also, it's not a bad idea to get a buyers broker, thats from a different company than the listing (sellers) broker
bonneval,
Agree 100% with everything mainebrokerman says having just been through the real estate shopping experience within the past 2 months. In terms of what to look out for - read my last post a few threads down titled, "Odd couple retiring to Maine". We used only Buyers Agents during our visit. Do your research and home work way in advance of your visit and if time permits - you do the picking of properties you want to see that best meet your needs.

Be mindful that seeing online images of a property often, no very often does not paint the same picture of what you experience when you visit the property in person. The images show the user only what the agent wants to show the user. My favorites online turned out to be ruled out immediatley once I saw the home in person, especially in terms of proximity to adjacent properties. Be acutely aware of the most recent tax assessment and heating costs (if buying a 4 seaon property) and if looking at coastal property pay attention and be able to distinguish between ROW v. owned deeded shoreline frontage and (legal) setbacks. Question everything and get answers, I was seriously interested in one property only to find out the Seller had not fully disclosed rights of use of a gargae and driveway across the road which the listing stated belonged to seller - come to find out - it certainly did not! Some of these tips are not unique necessarily to Maine.
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Old 09-08-2011, 09:08 PM
 
Location: Washington County, ME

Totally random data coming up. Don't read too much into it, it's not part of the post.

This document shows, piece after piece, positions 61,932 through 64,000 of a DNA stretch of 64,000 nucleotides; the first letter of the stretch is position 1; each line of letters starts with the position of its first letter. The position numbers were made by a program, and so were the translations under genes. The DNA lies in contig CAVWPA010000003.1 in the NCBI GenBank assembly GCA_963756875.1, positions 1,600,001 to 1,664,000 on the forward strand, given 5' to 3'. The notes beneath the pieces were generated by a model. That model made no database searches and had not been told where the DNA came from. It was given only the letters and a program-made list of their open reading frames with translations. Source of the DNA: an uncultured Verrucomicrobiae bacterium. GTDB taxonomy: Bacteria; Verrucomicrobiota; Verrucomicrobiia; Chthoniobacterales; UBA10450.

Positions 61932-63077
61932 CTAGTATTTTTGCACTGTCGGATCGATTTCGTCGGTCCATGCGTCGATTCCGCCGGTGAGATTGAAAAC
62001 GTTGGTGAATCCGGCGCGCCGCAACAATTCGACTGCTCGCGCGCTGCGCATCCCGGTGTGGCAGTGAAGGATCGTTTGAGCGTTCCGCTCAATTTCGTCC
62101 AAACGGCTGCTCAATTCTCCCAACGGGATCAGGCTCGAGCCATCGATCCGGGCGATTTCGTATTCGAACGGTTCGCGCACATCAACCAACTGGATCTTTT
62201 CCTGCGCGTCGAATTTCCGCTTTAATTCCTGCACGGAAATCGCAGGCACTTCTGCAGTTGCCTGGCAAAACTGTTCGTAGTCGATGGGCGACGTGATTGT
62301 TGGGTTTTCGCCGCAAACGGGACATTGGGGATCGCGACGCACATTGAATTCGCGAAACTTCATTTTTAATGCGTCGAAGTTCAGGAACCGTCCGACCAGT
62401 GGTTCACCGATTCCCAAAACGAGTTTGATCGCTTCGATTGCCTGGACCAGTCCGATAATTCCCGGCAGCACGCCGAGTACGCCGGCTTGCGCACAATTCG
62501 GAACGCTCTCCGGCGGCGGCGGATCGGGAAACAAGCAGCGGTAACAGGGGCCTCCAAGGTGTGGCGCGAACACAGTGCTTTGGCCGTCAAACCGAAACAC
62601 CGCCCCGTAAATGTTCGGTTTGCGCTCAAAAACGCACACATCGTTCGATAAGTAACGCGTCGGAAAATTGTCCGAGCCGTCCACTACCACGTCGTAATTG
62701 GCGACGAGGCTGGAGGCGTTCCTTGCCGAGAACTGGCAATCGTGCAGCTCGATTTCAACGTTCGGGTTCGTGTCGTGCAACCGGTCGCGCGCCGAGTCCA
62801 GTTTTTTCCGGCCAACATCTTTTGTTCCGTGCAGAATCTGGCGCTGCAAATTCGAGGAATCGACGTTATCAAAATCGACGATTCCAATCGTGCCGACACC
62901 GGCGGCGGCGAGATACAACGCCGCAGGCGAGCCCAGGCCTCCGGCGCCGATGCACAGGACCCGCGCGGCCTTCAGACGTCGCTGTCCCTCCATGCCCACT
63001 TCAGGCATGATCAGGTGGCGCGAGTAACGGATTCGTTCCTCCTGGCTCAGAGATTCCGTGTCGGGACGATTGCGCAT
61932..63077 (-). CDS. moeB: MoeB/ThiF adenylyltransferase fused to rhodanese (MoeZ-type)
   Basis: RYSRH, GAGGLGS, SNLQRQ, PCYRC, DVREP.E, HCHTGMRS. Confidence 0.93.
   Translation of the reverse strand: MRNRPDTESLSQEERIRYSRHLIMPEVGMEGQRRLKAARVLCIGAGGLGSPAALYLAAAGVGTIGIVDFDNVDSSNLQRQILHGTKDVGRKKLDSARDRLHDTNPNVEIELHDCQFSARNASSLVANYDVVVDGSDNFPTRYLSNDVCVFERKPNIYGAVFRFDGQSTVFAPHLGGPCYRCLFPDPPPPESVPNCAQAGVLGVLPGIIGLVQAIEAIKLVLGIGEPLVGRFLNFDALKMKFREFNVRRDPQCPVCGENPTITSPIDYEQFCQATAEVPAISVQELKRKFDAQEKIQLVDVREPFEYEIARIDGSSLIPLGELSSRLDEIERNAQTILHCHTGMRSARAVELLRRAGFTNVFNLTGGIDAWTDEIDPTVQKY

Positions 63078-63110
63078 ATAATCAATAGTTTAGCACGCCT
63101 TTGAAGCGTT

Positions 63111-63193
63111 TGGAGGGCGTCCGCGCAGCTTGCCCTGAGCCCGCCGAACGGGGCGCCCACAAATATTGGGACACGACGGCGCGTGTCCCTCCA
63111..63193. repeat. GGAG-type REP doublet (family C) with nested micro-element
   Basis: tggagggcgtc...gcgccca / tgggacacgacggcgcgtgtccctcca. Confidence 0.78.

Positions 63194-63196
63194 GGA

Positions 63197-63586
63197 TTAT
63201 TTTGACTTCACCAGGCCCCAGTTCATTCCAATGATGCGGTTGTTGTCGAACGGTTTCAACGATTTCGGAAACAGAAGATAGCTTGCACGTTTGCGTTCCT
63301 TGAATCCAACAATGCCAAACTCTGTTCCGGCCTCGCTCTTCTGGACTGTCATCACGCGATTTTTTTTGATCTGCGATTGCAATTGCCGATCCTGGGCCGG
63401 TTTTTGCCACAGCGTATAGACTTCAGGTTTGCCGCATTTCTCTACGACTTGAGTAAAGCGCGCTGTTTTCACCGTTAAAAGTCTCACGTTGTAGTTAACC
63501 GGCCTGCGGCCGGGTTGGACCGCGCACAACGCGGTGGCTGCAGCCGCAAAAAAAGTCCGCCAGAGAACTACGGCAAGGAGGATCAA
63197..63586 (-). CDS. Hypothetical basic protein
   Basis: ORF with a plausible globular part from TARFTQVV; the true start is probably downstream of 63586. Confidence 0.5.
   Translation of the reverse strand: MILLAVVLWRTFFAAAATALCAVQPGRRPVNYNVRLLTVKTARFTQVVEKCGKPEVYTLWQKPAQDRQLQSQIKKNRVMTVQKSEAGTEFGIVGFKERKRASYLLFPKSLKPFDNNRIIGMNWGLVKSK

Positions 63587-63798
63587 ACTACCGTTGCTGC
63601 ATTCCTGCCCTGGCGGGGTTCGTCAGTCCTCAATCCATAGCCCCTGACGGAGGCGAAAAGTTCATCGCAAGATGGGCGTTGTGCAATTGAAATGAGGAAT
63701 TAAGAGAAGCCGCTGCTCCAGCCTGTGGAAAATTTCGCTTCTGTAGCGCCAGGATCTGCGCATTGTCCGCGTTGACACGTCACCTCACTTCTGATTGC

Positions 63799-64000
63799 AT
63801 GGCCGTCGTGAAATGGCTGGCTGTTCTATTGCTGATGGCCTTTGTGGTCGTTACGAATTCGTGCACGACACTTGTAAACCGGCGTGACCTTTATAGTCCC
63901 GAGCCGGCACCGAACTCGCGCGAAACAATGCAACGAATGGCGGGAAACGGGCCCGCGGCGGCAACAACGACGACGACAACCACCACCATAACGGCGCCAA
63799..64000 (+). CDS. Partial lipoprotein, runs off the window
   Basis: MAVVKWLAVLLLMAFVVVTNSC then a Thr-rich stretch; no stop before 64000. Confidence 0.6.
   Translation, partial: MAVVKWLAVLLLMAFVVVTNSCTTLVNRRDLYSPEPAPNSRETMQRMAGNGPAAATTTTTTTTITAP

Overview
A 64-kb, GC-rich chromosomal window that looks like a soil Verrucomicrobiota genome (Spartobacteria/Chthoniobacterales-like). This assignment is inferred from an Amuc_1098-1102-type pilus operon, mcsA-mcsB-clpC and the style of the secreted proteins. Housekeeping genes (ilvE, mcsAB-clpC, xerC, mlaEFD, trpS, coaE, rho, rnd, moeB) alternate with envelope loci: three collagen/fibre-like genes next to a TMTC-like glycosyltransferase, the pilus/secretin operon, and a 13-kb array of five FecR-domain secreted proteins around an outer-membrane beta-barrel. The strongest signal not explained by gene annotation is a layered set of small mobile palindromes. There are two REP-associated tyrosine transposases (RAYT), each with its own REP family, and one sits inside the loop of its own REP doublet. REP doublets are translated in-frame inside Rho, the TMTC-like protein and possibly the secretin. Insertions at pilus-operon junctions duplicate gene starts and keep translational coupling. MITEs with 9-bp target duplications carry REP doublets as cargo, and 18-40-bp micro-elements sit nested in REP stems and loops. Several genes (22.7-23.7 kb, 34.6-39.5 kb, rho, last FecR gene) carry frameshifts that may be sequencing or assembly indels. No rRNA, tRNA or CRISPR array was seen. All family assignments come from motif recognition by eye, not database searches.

1,549 posts, read 2,240,834 times
Reputation: 1863
I'm also looking into buying a home in Maine.

The realtors that i've been involved with have more or less told me that i "must" have a Buyer's Agent.

Being from out of state (NJ), i would agree with this as they would know all the ins and outs of the real estate of the state.
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Old 09-08-2011, 10:00 PM
 
Location: Currently on my computer..
346 posts, read 658,329 times
Reputation: 262
I bought property about 3 years ago. Only dealt with the Realtor, no lawyers. My deal went real smooth.

Listen to what was posted above:

ALWAYS have a title search done.
ALWAYS buy title insurance


Maine is the place to be, come on home.
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Old 09-09-2011, 04:55 AM
 
393 posts, read 789,795 times
Reputation: 297
I would like to add that, besides the need for Title Search/Title Insurance, when buying property in rural areas, make sure you understand the complicated wording in the Deed (another reason to have a lawyer look over everything), especially in those properties involving Right of Way. There was a very nice 50 acre property for sale for super-cheap in my area a few years ago. The problem was that the PREVIOUS owners had forgotten to put the right-of-way into the new Deed. So you have this great property but no way to get to it (unless by parachute) because the current surrounding owners don't want to give access thru their properties since there is no current legal right of way.